By Caroline Cummings

MINNEAPOLIS (WCCO) –  Gov. Tim Walz on Thursday said that Hennepin County Sheriff David Hutchinson should resign from his post following new case files that detail the drunk driving crash in which he wrecked a county-owned vehicle driving speeds in excess of 120 miles per hour.

Walz is the highest ranking elected official who said he should step down, calling it a “breach of trust.”

“I’m not a resident of the county and I’m speaking as an individual on this, but I think most Minnesotans know and most Minnesotans understand that there’s consequences for decisions like that,” the governor said. “I just wish that he gets the help that he needs to move on with his life.”

Hutchinson pled guilty to operating a vehicle while under the influence, but so far has refused to resign. He was sentenced to two-years’ probation and fined $610.

Walz joins a growing number of elected officials calling for Hutchinson to step down, including five of the seven Hennepin county commissioners. Lt. Gov. Peggy Flanagan—who lives in the county unlike Walz, a St. Paul resident—also said “it’s time for him to step down.”

The statements from the top leaders in Minnesota come as photographs, squad car footage, and reports released Thursday provide new details about the crash in Alexandria during the early morning hours of Dec. 8.

The newly-released documents reveal he was not wearing a seat belt when he crashed while driving 126 miles per hour. He repeatedly lied to responding officers, telling them he was not the individual who was behind the wheel, according to video released.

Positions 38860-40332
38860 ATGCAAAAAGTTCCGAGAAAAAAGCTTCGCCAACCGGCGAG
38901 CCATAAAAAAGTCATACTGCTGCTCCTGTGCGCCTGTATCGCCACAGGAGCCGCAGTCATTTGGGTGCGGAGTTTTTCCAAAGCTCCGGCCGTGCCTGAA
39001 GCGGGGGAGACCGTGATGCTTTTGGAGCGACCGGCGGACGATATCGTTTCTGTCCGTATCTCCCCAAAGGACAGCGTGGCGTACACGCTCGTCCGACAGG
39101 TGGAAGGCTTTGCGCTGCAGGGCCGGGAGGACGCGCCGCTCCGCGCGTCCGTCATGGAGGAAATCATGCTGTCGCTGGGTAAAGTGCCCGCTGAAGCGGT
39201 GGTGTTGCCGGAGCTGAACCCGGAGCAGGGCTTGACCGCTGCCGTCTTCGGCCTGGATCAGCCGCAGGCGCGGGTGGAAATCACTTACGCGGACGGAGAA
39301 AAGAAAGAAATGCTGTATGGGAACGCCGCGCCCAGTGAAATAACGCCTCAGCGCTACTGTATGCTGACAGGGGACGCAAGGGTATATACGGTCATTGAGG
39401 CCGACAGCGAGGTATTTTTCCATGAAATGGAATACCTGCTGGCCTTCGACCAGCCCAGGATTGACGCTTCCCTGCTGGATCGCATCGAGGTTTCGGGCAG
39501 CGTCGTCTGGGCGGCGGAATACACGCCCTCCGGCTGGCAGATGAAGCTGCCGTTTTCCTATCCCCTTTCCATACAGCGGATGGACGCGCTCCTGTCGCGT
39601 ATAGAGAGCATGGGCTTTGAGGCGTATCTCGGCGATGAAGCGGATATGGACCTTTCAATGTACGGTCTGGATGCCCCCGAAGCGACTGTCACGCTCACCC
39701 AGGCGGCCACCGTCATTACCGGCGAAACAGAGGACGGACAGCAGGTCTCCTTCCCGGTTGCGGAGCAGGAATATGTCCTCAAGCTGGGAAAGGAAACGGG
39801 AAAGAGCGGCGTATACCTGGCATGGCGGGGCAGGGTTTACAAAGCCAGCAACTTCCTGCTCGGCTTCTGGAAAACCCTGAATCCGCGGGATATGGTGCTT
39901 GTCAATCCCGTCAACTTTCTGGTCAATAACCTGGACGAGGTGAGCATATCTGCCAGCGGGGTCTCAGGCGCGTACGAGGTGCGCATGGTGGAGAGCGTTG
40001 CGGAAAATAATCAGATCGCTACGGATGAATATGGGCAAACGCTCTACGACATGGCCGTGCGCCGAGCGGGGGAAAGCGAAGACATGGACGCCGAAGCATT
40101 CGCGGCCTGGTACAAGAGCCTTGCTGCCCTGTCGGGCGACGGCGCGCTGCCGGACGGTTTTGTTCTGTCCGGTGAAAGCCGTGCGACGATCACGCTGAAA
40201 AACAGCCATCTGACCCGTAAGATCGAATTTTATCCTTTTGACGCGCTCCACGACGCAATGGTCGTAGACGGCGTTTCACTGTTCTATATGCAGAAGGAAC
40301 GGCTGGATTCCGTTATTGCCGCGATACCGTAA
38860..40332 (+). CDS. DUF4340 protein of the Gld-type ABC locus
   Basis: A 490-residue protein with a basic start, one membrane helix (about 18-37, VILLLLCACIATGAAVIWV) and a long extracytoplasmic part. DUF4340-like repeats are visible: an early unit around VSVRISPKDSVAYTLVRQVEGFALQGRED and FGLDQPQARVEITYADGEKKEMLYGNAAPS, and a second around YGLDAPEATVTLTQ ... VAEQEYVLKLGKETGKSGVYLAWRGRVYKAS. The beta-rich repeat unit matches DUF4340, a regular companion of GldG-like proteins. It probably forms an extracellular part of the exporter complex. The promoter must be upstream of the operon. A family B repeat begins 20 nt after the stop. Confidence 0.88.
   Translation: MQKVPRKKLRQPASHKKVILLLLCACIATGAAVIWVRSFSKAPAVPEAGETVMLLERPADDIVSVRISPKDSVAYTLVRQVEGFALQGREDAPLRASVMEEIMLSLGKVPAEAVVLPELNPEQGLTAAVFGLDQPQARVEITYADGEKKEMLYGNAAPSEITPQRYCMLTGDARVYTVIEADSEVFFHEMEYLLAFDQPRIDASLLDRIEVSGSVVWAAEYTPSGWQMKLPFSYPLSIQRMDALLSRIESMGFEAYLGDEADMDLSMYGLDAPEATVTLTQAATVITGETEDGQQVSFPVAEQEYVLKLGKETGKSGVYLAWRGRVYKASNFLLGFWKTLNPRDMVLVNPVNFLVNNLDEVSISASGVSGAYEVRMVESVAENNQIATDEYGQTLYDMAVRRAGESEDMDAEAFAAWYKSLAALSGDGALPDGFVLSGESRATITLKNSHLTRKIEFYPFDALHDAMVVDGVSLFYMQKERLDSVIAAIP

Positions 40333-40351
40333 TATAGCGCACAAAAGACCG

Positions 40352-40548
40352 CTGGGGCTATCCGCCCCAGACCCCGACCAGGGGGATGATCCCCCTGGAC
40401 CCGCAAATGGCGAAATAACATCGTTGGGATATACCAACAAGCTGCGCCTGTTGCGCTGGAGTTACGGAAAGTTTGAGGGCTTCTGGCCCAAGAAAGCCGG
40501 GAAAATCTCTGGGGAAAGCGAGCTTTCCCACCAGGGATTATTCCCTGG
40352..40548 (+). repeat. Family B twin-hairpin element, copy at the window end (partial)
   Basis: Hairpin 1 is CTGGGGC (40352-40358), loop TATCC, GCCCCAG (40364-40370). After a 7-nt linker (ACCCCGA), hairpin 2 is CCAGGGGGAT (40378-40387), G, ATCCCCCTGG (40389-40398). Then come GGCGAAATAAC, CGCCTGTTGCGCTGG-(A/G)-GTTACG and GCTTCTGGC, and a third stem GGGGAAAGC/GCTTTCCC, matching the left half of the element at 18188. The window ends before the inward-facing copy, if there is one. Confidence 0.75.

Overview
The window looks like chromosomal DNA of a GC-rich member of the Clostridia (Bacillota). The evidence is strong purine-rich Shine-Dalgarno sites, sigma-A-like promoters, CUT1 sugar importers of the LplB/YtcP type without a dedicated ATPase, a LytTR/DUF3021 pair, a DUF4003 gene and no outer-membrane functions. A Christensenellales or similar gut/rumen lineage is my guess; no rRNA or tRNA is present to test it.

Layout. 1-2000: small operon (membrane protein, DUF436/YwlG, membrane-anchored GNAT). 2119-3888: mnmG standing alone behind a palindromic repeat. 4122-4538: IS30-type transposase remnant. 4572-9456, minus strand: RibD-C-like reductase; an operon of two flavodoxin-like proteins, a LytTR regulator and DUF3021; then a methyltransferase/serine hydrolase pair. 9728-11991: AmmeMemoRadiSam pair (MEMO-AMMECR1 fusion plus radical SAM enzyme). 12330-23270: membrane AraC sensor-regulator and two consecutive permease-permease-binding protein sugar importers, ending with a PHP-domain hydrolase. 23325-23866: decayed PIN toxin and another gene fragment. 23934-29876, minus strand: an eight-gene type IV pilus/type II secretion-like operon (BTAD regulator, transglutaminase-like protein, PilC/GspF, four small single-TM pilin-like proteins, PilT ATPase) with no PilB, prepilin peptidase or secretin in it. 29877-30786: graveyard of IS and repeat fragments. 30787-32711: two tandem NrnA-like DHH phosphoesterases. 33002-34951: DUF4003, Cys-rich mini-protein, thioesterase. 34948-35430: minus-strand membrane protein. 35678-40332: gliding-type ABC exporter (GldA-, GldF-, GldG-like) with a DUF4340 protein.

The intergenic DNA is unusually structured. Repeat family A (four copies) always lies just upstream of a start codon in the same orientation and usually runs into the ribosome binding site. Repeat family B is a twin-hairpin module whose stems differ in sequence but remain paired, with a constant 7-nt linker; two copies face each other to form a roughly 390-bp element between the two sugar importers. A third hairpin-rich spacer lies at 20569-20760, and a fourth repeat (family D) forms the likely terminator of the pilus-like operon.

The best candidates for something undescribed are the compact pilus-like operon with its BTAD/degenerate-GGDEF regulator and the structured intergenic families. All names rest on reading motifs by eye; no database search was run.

WATCH RAW VIDEO: Dash Footage After Hennepin Co. Sheriff’s Crash

Hutchinson Accountable To Voters During November’s Election

Hutchinson is an elected official, like all 87 country sheriffs in the state and many across the nation. He is up for re-election this fall. His position is different than someone like the Minneapolis police chief, who is appointed by the mayor, so his fate rests with voters should he not resign.

The only way voters can weigh in sooner than November’s election is through a complicated and rare recall process.

In short, recalling state and local officials requires a petition of a certain number of people — 25 people and 25% of voters who cast ballots in previous election for that office, respectively — and the chief justice of the supreme court would review it and decide if there’s grounds an actual recall election.

That has never happened at the state level, according to the secretary of state’s office, which also is not aware of successful recall elections in Minnesota counties. A spokesman for the office said there have been attempts to recall state officers, but those efforts never cleared the first step in the process.

A state officer other than a judge may be subject to recall “for serious malfeasance or nonfeasance during the term of office” or conviction while serving in office “for a serious crime,” according to state law. There are similar grounds for recall of county officials, the law states.

“That law is so complicated in terms of the number of steps to go through,” said David Schultz, political science professor at Hamline University, describing the procedure. “Effectively it’s impossible to recall an elected official in the state of Minnesota.”

State law says petitions for county-level recalls need to be submitted at least 180 days before a general election.

Caroline Cummings